Polar Express ushers in Christmas season
Published 6:45 pm Thursday, December 22, 2022
A large crowd of mostly local families enjoyed a step back in time Saturday evening, Dec. 3, at the Polar Express Nostalgic Christmas event hosted by the Southampton Heritage Village/Agriculture & Forestry Museum in Courtland.
“We had 1,061 people through the gate, not including all the many workers,” said Lynda T. Updike, one of the event’s organizers. “We thought that was good, especially since it rained all day…”
She said that some attendees came from as far as Richmond and Dinwiddie County, but most were local people who came with their families, with a notable number of those family members being happy children.
The event afforded them the opportunities to decorate Christmas trees, string popcorn and cranberries, sing Christmas carols, see the model trains inside the museum, ride a train around the village, converse and get a photo with Santa and Mrs. Claus and the Snow Queen, visit a nativity scene including live sheep and enjoy free refreshments, like hot cocoa and cookies.
There was a particularly long line to see Santa Claus.
“That’s always the most popular,” Updike said, “and to ride the train was another line. And once in a while there was a line to come play with the sheep and the two little lambs that were 3 days old.”
She noted that children in attendance kept asking what the little lambs’ names were.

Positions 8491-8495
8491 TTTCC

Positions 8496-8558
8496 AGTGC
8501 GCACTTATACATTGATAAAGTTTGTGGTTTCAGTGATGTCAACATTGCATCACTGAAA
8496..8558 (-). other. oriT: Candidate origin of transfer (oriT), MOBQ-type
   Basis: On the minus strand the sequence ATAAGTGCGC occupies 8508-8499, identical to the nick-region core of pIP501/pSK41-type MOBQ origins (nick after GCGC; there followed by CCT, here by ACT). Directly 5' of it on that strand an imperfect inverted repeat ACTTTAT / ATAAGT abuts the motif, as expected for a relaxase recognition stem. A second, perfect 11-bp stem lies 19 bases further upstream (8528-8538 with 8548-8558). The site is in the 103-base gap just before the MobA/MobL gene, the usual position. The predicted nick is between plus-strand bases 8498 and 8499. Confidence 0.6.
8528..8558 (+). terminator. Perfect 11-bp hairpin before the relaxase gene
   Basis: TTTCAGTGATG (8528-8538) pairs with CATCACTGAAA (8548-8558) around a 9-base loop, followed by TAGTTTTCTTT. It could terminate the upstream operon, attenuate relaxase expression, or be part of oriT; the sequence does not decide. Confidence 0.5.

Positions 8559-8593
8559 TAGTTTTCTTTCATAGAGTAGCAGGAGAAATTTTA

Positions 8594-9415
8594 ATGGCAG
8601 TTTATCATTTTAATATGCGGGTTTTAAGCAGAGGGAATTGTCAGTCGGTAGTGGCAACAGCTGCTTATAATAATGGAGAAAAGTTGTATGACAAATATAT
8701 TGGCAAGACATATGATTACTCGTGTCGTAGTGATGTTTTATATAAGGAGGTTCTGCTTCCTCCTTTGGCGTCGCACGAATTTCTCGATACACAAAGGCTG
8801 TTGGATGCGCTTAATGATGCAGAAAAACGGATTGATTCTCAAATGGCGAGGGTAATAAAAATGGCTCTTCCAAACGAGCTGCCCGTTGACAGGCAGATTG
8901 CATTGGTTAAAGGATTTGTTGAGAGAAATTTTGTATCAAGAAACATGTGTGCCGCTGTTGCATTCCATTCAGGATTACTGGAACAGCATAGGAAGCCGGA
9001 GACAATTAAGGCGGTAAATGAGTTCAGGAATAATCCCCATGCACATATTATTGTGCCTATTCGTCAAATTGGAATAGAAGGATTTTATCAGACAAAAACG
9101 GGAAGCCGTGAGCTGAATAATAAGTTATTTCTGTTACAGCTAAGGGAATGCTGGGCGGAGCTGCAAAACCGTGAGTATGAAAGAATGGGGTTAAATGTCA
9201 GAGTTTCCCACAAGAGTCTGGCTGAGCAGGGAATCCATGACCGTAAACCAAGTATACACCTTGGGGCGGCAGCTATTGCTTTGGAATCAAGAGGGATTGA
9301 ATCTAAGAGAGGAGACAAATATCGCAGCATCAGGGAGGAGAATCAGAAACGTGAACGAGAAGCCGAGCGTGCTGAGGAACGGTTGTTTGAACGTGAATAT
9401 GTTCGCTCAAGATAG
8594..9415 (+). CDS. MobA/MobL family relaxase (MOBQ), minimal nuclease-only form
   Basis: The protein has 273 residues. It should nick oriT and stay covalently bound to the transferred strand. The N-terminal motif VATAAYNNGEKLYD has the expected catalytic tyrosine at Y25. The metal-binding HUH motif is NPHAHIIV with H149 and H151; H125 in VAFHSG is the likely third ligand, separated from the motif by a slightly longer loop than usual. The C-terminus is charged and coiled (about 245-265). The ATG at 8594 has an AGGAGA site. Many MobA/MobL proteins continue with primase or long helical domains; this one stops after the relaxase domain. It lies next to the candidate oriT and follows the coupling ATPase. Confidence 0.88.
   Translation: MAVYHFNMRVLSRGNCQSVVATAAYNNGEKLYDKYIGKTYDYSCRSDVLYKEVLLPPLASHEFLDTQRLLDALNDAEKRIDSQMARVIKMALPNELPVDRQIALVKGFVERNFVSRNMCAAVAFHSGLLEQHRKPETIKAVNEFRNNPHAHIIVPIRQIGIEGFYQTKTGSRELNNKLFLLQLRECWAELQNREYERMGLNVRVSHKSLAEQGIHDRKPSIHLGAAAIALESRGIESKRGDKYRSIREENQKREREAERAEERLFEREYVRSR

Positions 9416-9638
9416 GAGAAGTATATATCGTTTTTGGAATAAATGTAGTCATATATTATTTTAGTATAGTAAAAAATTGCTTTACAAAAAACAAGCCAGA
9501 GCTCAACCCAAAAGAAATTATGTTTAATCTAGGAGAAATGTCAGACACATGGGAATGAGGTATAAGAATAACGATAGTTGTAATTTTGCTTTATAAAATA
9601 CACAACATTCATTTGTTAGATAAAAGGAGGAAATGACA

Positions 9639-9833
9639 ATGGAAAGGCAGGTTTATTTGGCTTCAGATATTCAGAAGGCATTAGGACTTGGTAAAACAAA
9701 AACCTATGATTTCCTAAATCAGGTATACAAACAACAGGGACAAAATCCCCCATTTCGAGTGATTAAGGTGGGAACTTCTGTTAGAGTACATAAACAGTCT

“We would tell them that we hadn’t had time to name them, that they were just 3 days old,” she said. “One was a little boy, and one’s a little girl. But we got a lot of suggestions from kids. One said, ‘Name one Polar and the other Express.’ Somebody said, ‘Name one East and one West.’ They were very creative with their suggestions.”
Santa and Mrs. Claus and the Snow Queen were not the only draws for photos.
“I was very impressed that many parents and grandparents pointed out the baby Jesus in the manger and took photos of their offspring kneeling near it — explaining the reason for the season,” Updike said.
To gain admission to the event, those attending had to pay either a small fee or donate canned goods for charity.
“We got a lot of canned goods for Bags of Hope, which is a local charity,” Updike said.
She noted that the museum collected money that went to Bags of Hope as well.